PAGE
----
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What is ICSI?

Intracytoplasmic sperm injection (ICSI) is a specialised form of In Vitro Fertilisation (IVF) in which a single sperm is injected directly into the egg for fertilisation.

Infertility can affect anyone, and it may be caused due to medical issues with either the male or female partner. Thankfully, medical science has now evolved to a great extent offering successful treatment for infertility in many cases. Procedures like ICSI, IUI, IVF, ZIFT, GIFT, etc., are now being used to successfully treat various types of fertility issues and help people become parents.

Intracytoplasmic Sperm Injection (ICSI) is a type of assisted reproductive technology (ART) procedure used to treat infertility. In this process, a single sperm (or sometimes multiple) is directly injected into an egg using a fine needle, which is then fertilised in a laboratory and implanted into the woman's uterus. 

ICSI is often performed in conjunction with In Vitro Fertilization (IVF) to increase the chances of pregnancy. ICSI is a highly prevalent and valuable treatment option for couples struggling with male factor infertility, helping them achieve their dream of starting a family.

Who needs ICSI?

ICSI may be recommended in the following cases:

1. Low sperm count: If the man's semen analysis shows a low sperm count, Intracytoplasmic Sperm Injection may be recommended by fertility doctors to increase the chances of fertilisation.

2. Poor sperm motility: If the sperm are not moving properly, they may have difficulty reaching and fertilising the egg. ICSI can be used to bypass this issue by injecting a single sperm directly into the egg.

3. Abnormal sperm shape: Sperm with abnormal shape or morphology may have difficulty penetrating the egg. ICSI can be used to overcome this issue by directly injecting a single sperm into the egg.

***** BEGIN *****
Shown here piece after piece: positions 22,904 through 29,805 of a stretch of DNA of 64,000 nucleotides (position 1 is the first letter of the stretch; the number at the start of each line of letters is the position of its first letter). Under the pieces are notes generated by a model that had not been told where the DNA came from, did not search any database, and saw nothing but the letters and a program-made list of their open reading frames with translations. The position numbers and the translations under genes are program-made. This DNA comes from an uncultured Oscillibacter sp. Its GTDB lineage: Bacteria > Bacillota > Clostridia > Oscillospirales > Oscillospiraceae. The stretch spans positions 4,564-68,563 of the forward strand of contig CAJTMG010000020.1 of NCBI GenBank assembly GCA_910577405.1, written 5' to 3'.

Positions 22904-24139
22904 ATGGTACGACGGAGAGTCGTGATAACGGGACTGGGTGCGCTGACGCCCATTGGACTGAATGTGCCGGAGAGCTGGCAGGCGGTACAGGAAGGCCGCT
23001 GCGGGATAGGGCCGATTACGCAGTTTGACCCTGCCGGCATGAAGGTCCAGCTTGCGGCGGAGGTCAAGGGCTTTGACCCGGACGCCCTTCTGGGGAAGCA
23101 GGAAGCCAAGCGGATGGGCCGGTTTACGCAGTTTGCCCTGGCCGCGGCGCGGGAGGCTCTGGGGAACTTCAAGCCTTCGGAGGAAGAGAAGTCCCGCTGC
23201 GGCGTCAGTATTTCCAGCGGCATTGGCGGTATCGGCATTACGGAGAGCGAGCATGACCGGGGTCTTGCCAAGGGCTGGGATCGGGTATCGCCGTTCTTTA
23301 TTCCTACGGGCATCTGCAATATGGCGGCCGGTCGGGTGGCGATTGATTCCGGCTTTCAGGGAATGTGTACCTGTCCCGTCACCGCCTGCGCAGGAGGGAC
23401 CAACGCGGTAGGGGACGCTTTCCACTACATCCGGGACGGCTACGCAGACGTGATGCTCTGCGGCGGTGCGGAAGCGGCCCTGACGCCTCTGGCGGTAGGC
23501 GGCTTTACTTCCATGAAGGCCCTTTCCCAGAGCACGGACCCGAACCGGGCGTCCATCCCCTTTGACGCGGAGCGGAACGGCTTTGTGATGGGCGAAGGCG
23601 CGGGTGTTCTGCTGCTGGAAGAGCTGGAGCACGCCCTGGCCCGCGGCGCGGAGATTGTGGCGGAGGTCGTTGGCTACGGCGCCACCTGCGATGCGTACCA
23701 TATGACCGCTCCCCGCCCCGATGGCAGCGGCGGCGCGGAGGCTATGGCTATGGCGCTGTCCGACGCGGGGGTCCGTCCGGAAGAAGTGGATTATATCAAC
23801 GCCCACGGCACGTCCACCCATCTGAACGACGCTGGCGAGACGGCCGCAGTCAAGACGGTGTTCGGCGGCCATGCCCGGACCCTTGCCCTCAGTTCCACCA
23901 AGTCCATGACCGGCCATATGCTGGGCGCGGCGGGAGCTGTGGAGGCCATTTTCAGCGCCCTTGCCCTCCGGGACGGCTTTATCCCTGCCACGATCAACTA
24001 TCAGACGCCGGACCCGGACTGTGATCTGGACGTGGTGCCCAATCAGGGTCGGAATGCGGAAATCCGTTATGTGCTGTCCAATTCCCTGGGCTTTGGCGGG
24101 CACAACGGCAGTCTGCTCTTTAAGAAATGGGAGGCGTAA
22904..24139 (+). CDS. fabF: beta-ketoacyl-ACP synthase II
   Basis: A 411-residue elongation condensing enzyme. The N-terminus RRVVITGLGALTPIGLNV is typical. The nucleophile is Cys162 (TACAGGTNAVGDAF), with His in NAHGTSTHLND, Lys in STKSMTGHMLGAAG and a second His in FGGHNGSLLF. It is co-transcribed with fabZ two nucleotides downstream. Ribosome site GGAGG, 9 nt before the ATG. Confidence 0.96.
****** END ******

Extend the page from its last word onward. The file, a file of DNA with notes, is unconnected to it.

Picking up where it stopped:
4. Previous vasectomy: If the man has had a vasectomy, ICSI can be used to retrieve sperm directly from the testicles or epididymis.

5. Other fertility treatments have failed: If other fertility treatments, such as intrauterine insemination (IUI), have failed to result in pregnancy, Intracytoplasmic Sperm Injection may be recommended as a next step.

ICSI Treatment Step by Step

The ICSI treatment for fertility involves several steps, from the initial assessment of the couple's infertility issues to the implantation of the fertilised egg into the woman's uterus. Here is a step-by-step guide to the ICSI treatment:

1. Initial consultation: The couple meets with a fertility specialist to discuss their infertility issues and determine if ICSI is a suitable treatment option.

2. Ovarian or ICSI stimulation: The woman undergoes ovarian stimulation to produce multiple eggs, using hormones such as follicle-stimulating hormone (FSH). It is also sometimes called ICSI stimulation.

3. Egg retrieval: The eggs are retrieved from the female partner's ovaries using a minimally invasive procedure, typically under local anaesthesia.

4. Sperm collection: The man provides a semen sample, which is analysed in the laboratory to select the best quality sperm for injection. It should be emphasised that the collection of sperm and retrieval of eggs typically occur on the same day, and in preparation for the sperm collection, the male partner will be instructed to refrain from sexual intercourse or masturbation (with no ejaculation) for a period of two to three days beforehand.